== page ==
A former Scottish minister has labelled the UK Government's funding of Gaelic broadcasting as "indefensible".
MP Calum MacDonald claims Gaelic funding is "indefensible"
Western Isles MP Calum MacDonald told the Commons there was a unique opportunity to set up a dedicated digital television channel.
But the Labour politician claimed the government appeared "incapable of willing the means" to fund such a venture for Scotland.
He said substantial funding was needed but the current £8.5m was not enough.
Mr MacDonald said the money currently being provided for Gaelic broadcasting this year by Westminster was less than the previous Conservative administration.
Mr MacDonald warned the issue was beginning to look "a bit like tokenism" and claimed the funding had become the "devolution orphan kept on a starvation diet".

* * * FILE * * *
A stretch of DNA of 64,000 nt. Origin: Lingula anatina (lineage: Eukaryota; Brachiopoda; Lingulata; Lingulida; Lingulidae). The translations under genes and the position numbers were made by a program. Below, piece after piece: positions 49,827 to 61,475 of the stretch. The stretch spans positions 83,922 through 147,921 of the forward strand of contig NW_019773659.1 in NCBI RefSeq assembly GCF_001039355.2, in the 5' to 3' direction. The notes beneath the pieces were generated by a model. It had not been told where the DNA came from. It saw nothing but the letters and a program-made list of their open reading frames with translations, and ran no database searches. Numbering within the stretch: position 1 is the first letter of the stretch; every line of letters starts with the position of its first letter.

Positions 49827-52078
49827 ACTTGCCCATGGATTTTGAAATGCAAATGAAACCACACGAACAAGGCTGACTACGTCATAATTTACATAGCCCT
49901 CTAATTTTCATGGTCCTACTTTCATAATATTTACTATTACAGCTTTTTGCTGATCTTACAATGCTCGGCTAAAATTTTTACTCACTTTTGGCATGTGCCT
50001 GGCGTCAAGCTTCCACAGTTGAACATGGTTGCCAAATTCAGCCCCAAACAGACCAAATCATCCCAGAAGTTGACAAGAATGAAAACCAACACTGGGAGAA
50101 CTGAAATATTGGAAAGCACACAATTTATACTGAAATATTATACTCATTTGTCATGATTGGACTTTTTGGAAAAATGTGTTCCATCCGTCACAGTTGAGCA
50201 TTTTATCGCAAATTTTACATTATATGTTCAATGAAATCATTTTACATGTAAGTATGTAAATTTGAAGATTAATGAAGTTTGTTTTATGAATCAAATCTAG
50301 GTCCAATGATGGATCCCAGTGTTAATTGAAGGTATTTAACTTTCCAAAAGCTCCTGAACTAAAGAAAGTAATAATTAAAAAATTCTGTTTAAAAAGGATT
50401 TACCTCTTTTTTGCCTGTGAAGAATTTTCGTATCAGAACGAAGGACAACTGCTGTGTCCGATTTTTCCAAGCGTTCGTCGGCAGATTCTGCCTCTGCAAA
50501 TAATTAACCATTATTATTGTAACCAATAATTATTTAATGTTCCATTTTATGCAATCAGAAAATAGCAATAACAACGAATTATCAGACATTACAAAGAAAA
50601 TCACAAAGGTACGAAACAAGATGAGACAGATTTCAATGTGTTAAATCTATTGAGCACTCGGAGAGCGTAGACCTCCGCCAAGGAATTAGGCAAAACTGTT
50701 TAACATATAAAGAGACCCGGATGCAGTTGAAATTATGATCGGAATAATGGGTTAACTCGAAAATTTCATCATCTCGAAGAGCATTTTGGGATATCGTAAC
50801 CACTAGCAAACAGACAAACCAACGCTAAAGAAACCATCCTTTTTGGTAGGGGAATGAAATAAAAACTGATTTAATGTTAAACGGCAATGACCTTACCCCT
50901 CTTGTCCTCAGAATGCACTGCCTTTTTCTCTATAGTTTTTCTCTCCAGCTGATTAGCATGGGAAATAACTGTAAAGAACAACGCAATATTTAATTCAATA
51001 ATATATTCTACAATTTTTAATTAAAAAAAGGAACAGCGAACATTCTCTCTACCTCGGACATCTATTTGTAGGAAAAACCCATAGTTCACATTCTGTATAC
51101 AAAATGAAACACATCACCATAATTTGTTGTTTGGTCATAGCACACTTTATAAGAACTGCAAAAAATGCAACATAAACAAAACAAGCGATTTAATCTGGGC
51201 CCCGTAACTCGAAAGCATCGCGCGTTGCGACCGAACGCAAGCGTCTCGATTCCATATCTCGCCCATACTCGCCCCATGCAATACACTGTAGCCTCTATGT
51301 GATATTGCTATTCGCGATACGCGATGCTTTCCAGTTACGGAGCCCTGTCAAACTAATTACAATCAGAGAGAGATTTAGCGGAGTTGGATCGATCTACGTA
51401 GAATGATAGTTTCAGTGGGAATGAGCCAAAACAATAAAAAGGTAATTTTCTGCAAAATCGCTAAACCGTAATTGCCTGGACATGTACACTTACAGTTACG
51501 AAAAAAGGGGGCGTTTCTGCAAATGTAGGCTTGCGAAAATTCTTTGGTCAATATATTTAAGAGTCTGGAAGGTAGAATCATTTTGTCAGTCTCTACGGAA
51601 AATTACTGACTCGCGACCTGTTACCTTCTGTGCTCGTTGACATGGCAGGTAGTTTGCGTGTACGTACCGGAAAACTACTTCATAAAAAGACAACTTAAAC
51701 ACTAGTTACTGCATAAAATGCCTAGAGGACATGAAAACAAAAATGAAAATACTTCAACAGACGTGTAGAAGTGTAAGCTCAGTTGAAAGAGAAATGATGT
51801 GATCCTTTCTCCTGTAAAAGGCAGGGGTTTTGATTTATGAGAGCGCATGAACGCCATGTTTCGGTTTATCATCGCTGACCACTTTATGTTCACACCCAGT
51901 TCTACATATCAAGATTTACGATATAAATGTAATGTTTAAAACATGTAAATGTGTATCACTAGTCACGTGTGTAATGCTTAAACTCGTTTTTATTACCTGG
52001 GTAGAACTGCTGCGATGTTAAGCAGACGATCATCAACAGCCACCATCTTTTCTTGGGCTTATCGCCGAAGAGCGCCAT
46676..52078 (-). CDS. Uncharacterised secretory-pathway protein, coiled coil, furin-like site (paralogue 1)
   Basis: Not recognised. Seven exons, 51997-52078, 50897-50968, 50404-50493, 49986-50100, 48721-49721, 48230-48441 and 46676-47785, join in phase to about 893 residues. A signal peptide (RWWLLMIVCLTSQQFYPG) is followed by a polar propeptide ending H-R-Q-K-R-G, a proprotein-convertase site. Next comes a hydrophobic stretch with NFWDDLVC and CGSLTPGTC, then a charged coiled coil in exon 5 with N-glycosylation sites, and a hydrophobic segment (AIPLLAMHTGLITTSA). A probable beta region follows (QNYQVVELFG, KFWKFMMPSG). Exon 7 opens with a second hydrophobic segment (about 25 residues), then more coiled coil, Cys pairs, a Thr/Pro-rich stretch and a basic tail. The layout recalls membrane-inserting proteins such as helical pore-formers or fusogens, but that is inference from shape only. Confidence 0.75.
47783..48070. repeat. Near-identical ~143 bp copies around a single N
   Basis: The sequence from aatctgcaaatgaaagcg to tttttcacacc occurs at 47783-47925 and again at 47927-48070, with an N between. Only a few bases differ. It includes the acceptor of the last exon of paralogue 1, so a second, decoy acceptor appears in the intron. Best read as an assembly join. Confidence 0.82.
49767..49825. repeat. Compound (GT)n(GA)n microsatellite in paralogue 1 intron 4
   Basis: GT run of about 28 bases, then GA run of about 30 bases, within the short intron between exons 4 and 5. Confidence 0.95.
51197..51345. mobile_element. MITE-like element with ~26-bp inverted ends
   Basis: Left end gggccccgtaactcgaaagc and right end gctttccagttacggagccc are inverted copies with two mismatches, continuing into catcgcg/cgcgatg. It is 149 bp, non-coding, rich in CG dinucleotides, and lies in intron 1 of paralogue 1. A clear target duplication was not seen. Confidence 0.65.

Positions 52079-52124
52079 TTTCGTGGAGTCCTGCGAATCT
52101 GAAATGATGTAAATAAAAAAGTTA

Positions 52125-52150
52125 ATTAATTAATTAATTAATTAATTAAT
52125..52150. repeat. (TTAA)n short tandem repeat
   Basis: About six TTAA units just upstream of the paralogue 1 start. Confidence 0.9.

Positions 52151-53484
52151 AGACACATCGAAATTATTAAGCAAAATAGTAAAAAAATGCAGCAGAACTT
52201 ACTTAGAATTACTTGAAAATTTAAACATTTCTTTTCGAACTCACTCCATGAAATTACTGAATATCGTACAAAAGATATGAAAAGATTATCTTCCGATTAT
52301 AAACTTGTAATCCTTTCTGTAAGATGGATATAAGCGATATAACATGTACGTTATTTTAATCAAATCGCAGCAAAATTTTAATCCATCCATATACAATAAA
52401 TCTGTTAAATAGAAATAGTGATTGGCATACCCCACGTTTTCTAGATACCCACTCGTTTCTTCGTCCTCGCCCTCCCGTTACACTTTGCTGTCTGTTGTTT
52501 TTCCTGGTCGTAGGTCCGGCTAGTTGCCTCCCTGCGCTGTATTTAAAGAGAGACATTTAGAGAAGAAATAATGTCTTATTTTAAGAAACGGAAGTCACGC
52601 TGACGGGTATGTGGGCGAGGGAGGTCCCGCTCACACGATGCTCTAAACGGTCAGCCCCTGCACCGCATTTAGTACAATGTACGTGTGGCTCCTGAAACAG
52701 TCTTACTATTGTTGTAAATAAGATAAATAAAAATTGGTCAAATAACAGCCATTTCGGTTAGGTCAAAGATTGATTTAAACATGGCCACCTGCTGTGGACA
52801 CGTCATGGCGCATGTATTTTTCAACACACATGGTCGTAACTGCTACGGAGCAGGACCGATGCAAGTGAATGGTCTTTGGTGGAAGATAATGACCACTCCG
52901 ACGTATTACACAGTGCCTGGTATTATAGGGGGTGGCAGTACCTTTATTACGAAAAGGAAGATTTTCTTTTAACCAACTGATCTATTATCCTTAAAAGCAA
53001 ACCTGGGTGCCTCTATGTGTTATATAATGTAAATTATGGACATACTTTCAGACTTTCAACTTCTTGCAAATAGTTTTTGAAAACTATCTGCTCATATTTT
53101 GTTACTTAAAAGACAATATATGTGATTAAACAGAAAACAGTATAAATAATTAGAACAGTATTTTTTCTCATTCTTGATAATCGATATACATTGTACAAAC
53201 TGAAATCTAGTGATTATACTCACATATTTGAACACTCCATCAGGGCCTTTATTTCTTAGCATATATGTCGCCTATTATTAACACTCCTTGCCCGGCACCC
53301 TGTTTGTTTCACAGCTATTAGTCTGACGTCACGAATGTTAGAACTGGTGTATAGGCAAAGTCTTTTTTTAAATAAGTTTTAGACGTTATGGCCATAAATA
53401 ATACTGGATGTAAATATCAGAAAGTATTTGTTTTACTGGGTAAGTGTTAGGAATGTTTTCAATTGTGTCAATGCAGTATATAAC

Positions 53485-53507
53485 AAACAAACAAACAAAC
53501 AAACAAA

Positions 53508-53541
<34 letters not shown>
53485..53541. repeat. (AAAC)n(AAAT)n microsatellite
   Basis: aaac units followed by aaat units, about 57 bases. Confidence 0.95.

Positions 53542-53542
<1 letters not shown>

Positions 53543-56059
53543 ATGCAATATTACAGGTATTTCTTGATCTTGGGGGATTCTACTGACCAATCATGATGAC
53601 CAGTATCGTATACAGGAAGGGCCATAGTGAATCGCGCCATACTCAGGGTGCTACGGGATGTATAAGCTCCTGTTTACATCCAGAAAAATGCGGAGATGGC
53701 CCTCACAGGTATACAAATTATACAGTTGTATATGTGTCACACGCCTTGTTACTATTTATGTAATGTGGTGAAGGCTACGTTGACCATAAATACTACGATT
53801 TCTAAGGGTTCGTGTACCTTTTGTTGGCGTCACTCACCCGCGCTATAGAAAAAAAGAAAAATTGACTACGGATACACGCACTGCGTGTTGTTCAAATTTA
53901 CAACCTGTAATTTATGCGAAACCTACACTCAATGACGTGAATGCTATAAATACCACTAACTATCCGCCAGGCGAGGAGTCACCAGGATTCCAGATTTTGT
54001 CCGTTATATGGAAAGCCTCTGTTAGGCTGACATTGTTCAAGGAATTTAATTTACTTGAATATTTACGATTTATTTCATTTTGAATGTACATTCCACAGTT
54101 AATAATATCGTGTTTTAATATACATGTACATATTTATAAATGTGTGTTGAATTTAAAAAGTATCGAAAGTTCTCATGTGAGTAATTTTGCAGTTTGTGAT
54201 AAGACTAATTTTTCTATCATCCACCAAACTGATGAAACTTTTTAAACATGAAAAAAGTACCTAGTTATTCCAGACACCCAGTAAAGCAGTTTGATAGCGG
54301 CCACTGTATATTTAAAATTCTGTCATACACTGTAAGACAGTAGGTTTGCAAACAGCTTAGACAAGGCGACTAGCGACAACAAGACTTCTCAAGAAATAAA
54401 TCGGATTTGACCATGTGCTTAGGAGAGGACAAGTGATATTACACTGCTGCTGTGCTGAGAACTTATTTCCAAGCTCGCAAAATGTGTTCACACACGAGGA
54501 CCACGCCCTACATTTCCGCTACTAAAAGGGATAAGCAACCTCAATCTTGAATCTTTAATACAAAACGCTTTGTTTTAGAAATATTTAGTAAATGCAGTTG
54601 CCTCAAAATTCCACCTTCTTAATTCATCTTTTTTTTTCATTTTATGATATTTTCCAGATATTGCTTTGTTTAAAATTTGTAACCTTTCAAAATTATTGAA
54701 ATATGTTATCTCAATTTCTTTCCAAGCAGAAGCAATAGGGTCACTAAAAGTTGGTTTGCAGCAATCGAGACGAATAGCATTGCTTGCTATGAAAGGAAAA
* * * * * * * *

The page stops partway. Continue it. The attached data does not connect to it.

He said: "These statistics are indefensible. Both this government and the Scottish Executive need to feel deep embarrassment about it."
However, Culture Minister Richard Caborn insisted the issue had been "high on the political agenda" and the funding was a "considerable sum of money".
Mr Caborn said Culture Secretary Tessa Jowell in June re-confirmed the government's "strong commitment" to Gaelic broadcasting.
She had made a commitment to seek to break the current "impasse" but had not held out the prospect of additional funding.
"However, she did commit to look at the future of Gaelic broadcasting within the context of the BBC's charter review and the wider future of digital broadcasting," he added.
He said the government was hoping to use an options paper by watchdog Ofcom to "move the issue forward".
A meeting of officials was planned for next month.